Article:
It's not enough for Manhattan Borough President Scott Stringer that the city schools are jumping on the latest elite food fad by dropping "pink slime": He wants them on the bandwagon now.
Let's be clear: The meat product known as "lean finely textured beef" does look gross. But so does just about every meat product — ever seen how they make pastrami? And this stuff is perfectly safe, and almost certainly healthier than its likely replacement.
The US Department of Agriculture goes to great lengths to ensure that the national school-lunch program serves appropriate food to America's kids. And its scientists have been unambiguous: This meat product is perfectly fine.
But activist celebrity chef Jamie Oliver decided to make a stink about it, and "right-thinking" people have rushed to go along.
City Schools Chancellor Dennis Walcott acknowledges the feds say the meat is safe, but he lobbied them into letting him ban it anyway. It's off the menu by September.
That's not fast enough for Stringer, who's grandstanding for an immediate ban. He calls it "garbage," as if there's actually something wrong with it, other than the gross "pink slime" moniker.
Funny, it wasn't so long ago that food activists claimed they wanted our food to be more "sustainable." Yet this stuff is an innovative model of sustainable agriculture: It's made with a process that safely uses parts of the animal that previously had been either discarded, or used for lower-value uses, such as animal food. And since the fat is melted out of the meat before it's mixed into other ground beef, "pink slime" actually yields lower-fat meals.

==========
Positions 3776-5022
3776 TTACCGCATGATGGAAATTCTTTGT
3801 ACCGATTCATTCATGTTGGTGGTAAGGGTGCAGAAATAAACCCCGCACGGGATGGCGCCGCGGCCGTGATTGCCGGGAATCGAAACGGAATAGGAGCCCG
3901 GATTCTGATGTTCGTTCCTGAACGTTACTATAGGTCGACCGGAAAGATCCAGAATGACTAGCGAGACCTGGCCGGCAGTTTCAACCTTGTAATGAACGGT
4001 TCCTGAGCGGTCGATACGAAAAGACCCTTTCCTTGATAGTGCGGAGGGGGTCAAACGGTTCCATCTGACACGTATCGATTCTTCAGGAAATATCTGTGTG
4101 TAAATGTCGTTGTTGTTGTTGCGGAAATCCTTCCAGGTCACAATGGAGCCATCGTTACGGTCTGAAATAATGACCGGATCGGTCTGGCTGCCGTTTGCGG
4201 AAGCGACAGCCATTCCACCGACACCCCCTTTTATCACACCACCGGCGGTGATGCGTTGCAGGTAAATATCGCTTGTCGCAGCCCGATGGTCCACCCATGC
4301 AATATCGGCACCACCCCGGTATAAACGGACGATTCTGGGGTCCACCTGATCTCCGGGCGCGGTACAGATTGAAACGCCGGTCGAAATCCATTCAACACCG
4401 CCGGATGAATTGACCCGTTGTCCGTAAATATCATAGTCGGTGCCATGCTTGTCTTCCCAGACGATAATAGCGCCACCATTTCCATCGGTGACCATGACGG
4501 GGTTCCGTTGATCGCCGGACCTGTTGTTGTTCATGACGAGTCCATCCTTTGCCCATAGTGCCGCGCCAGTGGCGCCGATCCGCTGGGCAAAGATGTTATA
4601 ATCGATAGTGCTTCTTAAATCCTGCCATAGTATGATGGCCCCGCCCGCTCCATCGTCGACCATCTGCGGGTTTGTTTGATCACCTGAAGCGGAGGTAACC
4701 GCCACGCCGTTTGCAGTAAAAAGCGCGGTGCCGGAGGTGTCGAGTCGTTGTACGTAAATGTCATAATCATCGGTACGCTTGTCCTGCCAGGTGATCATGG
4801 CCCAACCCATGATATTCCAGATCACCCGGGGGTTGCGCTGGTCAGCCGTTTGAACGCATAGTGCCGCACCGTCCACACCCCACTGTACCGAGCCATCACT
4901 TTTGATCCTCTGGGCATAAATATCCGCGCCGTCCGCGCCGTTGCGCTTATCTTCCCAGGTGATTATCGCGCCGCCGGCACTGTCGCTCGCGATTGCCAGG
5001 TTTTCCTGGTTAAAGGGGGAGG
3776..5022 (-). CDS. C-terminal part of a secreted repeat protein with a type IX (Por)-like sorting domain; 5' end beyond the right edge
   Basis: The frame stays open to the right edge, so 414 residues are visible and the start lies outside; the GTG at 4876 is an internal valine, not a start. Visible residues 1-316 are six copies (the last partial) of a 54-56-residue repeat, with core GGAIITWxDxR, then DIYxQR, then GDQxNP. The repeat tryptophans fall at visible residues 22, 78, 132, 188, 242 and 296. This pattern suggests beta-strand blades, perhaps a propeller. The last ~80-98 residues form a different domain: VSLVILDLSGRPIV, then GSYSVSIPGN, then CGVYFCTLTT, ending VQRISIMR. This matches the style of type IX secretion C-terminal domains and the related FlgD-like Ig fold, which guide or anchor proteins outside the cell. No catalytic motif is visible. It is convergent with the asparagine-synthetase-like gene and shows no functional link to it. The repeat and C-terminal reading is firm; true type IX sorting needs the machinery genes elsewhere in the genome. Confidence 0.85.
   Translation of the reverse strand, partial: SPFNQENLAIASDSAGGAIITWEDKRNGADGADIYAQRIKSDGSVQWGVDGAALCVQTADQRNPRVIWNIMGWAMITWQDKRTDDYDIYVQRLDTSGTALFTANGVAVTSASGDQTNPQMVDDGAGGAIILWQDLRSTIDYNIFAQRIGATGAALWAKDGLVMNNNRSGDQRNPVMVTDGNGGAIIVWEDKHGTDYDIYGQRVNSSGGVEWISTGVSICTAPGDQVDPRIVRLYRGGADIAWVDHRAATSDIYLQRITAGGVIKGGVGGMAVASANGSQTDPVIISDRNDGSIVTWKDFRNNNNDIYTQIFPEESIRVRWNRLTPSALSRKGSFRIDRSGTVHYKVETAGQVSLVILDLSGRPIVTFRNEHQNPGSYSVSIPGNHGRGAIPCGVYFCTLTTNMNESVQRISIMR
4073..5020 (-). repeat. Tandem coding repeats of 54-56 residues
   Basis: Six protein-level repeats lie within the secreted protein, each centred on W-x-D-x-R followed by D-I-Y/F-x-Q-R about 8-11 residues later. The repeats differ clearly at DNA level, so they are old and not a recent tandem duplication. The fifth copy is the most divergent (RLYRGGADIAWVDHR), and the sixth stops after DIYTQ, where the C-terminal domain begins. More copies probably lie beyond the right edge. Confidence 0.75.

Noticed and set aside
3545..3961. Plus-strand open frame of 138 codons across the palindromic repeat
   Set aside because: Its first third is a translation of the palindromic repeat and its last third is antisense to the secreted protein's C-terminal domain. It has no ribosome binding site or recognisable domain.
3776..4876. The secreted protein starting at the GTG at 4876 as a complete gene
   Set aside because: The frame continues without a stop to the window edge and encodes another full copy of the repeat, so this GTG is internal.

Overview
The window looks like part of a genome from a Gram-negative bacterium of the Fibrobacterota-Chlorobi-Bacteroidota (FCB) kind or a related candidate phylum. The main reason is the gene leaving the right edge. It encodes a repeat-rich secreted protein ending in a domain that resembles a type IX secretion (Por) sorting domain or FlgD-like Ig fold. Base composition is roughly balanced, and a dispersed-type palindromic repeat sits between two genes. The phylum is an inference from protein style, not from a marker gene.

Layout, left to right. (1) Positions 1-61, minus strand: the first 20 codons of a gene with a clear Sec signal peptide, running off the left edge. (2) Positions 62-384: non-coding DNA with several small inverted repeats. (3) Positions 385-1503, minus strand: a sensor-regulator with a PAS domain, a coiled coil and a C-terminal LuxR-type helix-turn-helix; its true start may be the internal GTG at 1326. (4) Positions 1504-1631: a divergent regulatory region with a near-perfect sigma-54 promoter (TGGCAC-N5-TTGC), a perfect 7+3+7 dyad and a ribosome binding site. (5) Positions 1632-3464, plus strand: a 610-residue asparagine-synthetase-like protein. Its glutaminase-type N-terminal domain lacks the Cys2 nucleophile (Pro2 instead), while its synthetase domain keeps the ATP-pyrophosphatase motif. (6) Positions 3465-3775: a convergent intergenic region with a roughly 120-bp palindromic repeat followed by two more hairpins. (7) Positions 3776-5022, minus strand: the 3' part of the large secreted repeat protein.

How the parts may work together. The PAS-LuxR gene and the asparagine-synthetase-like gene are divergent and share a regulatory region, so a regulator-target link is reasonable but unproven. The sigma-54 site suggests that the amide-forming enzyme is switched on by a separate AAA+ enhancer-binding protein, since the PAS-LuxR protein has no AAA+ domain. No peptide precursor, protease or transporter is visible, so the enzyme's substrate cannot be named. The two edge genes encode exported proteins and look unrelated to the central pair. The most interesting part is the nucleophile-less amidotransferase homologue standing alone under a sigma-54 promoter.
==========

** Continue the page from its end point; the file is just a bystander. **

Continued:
It's also safe: It's treated to make it inhospitable to dangerous E. Coli bacteria. And the main company that makes it, Beef Products International, tests the meat more than USDA's already strict regulations require. That's more than can be said about the different ground-up cow that's likely to replace it.
It's been used for years by schools, leading fast-food outlets and major supermarket chains. And if it didn't taste good, kids would have voted with their stomachs long ago.
Why waste scare dollars to switch to more expensive, higher-fat alternatives?
The real (and ridiculous) agenda here is to make us all go organic. According to food activist MicheleSimon, "Pink slime is just one of many problems with industrialized meat. So let's hope this week's groundswell of interest in pink slime inspires Americans to demand labeling, buy organic or stop eating ground beef all together."
And Mark Bittman in The New York Times calls the "pink menace" a symptom of a larger disease — "the industrial production of livestock on a scale that's far too large to sustain without significant collateral damage."
These people only want us eating grass-fed free-range cattle, if we eat any meat at all. Scott Stringer may be able to afford that diet, but it's pathetic for politicians to kowtow to dishonest elitists.
Jeff Stier is a senior fellow at the National Center for Public Policy Research.